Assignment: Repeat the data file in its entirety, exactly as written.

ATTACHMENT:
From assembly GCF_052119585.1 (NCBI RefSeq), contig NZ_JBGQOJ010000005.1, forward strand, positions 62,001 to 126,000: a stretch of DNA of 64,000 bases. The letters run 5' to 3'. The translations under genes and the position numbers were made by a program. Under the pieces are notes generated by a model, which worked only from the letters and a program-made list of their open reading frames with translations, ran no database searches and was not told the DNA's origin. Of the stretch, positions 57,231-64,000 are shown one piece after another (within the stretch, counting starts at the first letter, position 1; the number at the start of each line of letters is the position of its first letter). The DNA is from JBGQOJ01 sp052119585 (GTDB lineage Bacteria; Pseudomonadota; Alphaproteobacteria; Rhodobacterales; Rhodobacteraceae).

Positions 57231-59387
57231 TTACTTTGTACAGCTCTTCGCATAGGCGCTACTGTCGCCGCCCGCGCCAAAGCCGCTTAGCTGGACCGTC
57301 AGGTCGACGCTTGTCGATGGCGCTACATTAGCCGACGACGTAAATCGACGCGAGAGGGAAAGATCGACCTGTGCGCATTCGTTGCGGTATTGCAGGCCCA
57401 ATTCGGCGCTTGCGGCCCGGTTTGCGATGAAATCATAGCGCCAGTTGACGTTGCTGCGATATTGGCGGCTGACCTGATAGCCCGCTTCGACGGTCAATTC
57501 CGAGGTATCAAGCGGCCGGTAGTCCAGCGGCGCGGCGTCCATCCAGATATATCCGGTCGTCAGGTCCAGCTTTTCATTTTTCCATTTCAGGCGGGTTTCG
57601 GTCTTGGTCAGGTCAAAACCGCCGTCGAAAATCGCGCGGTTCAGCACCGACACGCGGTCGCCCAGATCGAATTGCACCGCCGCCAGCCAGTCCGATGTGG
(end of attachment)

From assembly GCF_052119585.1 (NCBI RefSeq), contig NZ_JBGQOJ010000005.1, forward strand, positions 62,001 to 126,000: a stretch of DNA of 64,000 bases. The letters run 5' to 3'. The translations under genes and the position numbers were made by a program. Under the pieces are notes generated by a model, which worked only from the letters and a program-made list of their open reading frames with translations, ran no database searches and was not told the DNA's origin. Of the stretch, positions 57,231-64,000 are shown one piece after another (within the stretch, counting starts at the first letter, position 1; the number at the start of each line of letters is the position of its first letter). The DNA is from JBGQOJ01 sp052119585 (GTDB lineage Bacteria; Pseudomonadota; Alphaproteobacteria; Rhodobacterales; Rhodobacteraceae).

Positions 57231-59387
57231 TTACTTTGTACAGCTCTTCGCATAGGCGCTACTGTCGCCGCCCGCGCCAAAGCCGCTTAGCTGGACCGTC
57301 AGGTCGACGCTTGTCGATGGCGCTACATTAGCCGACGACGTAAATCGACGCGAGAGGGAAAGATCGACCTGTGCGCATTCGTTGCGGTATTGCAGGCCCA
57401 ATTCGGCGCTTGCGGCCCGGTTTGCGATGAAATCATAGCGCCAGTTGACGTTGCTGCGATATTGGCGGCTGACCTGATAGCCCGCTTCGACGGTCAATTC
57501 CGAGGTATCAAGCGGCCGGTAGTCCAGCGGCGCGGCGTCCATCCAGATATATCCGGTCGTCAGGTCCAGCTTTTCATTTTTCCATTTCAGGCGGGTTTCG
57601 GTCTTGGTCAGGTCAAAACCGCCGTCGAAAATCGCGCGGTTCAGCACCGACACGCGGTCGCCCAGATCGAATTGCACCGCCGCCAGCCAGTCCGATGTGG